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Posts Tagged ‘chorizos’

One day this week, I felt like a change from our usual everyday dinner format of a small first course followed by a larger main course. Aiming for variety and simultaneity, I put together a modest spread of Spanish-style tapas that Tom and I could graze on while enjoying a good bottle of Rioja wine.
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To anchor the meal, I made two new-to-me recipes from Penelope Casas’s Tapas: The Little Dishes of Spain. There’s a revised and expanded edition of this excellent book, but my large, well-thumbed, original 1985 paperback still provides plenty of scope for trying out new dishes, as well as revisiting favorites.
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Chickpeas in Onion Sauce
Garbanzos con Cebolla

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This was a simple, very tasty concoction. I soaked four ounces of dried chickpeas overnight, and the next day put them in fresh water with a clove of garlic, a slice of onion, and a bay leaf and simmered until the peas were tender. They must have been from a very fresh batch of chickpeas, for they took only an hour.

Separately I briefly sauteed a chopped onion in olive oil, stirred in two tablespoons of chopped tomato, covered the pan, and cooked gently until the onions were very soft. (Happily, this winter my grocery stores are carrying truly ripe tomatoes from Mexico.) I stirred this mixture into the cooked chickpeas and left them at the back of the stove, to be rewarmed at dinner time. Excellent! Really, chickpeas are an undervalued resource.
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Chorizo with Pimientos
Chorizo Café San Martin

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This dish wasn’t as good as the first, but I can’t blame the recipe. I had two fresh chorizos in my freezer that it was time to use. The recipe wanted firm, cured chorizo, to be cut in ¼-inch slices for an initial browning. My sausages were uncured and too soft to slice, so I crumbled them into a pan with olive oil. When the meat was fully cooked, I deglazed the pan with red wine and stirred in strips of a roasted red pepper (also from my freezer), a tablespoon of chopped parsley, and a minced clove of garlic.

For the final cooking, I put the mixture in an oiled earthenware dish, covered it tightly with foil, and baked it at 350° for 15 minutes. (That was a simplification of the recipe’s saying to encase the food in foil, bake the packet in the dish, and open the foil only at table.) It was pleasant enough, but not as lively as it would have been with the right kind of chorizos. I should have at least seasoned the meat with more pimentón.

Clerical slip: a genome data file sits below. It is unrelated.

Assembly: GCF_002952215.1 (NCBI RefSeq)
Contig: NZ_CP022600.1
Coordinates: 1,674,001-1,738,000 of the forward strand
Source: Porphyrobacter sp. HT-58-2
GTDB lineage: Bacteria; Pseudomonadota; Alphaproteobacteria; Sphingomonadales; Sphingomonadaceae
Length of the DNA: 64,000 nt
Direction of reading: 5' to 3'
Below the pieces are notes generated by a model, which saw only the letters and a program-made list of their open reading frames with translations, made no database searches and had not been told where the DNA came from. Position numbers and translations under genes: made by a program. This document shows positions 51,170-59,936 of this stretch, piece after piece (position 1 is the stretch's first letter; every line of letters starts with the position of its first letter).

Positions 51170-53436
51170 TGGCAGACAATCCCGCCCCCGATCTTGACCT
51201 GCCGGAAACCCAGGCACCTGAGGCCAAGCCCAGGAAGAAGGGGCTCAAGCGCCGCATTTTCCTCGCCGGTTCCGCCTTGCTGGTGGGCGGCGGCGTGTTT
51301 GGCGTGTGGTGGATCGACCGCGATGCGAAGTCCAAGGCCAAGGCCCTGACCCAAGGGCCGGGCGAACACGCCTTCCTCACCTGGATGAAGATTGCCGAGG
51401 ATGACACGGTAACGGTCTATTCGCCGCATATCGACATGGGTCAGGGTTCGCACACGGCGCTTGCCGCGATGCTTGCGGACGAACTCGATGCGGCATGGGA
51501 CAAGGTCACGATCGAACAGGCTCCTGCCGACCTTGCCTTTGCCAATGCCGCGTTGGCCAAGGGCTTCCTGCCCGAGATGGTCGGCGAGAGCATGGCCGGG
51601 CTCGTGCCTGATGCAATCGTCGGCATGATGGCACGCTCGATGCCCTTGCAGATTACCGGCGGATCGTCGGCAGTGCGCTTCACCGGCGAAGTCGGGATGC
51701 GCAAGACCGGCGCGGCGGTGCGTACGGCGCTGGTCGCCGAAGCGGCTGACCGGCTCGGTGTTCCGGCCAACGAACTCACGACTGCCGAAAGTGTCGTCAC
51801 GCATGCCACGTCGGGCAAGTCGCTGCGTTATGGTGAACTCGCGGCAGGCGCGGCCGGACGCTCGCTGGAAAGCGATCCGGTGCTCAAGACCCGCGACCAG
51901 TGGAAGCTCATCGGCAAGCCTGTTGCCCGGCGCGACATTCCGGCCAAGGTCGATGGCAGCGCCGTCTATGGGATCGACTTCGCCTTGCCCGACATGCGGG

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Toasted Bread with Garlic, Olive Oil, and Fresh Tomato
Pan con Tomate

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Pan con Tomate
is a much-loved tapa everywhere in Spain. Most often it’s served as slices of toast thickly spread with a puree of tomatoes seasoned with garlic, sea salt, and the best available olive oil. I prefer a lighter version, which is also simpler to make.

I toast split lengths of crusty bread; rub them well, first with the cut face of a clove of garlic, then with the cut face of a tomato, so the bread captures a bit of the flesh and absorbs juice; and finish with a sprinkle of salt and a generous drizzle of extra-virgin olive oil. The crunch makes a good textural companion with softer tapas, while the simple, direct flavors work happily with everything.
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Raw Fennel with Spicy Mayonnaise

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I don’t know whether this is an actual Spanish tapa, but I think it qualifies as Spanish-style, at least. I flavored mayonnaise with lemon juice and pimentón and served it as a dip for spears of raw fennel. In Spain the mayonnaise would have been aioli, of course. But my smoked paprika gave the Hellman’s a Hispanic touch, and the fennel spears were crisp and refreshing.
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“Hispanified” Barbecued Spareribs

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This is definitely not an actual Spanish tapa. The evening before, Tom and I had dined at a neighborhood restaurant and brought home the uneaten half of an enormous portion of barbecued spareribs. Because the barbecue sauce had been quite sweet, he slathered the ribs with a mixture of mustard, Worcestershire, and Cholula, wrapped them in foil, and reheated them in the oven. Though there was nothing notably Spanish about the result, the ribs made a useful contribution to our eclectic dinner of tapas.
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The Evening’s Wine

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I asked Tom to add a few words about our bottle of Rioja.

A dinner like this, of varied flavors, will work best with a wine of some complexity that can play catch with all those different accents. I thought a fine Rioja with a bit of bottle age would do the job, and 2008 Viña Tondonia proved us right. At age 13 it was just entering adulthood and showed a nice medley of fresh fruit and mature vinous flavors. Riojas are great, adaptable wines, and Tondonia is one of the finest.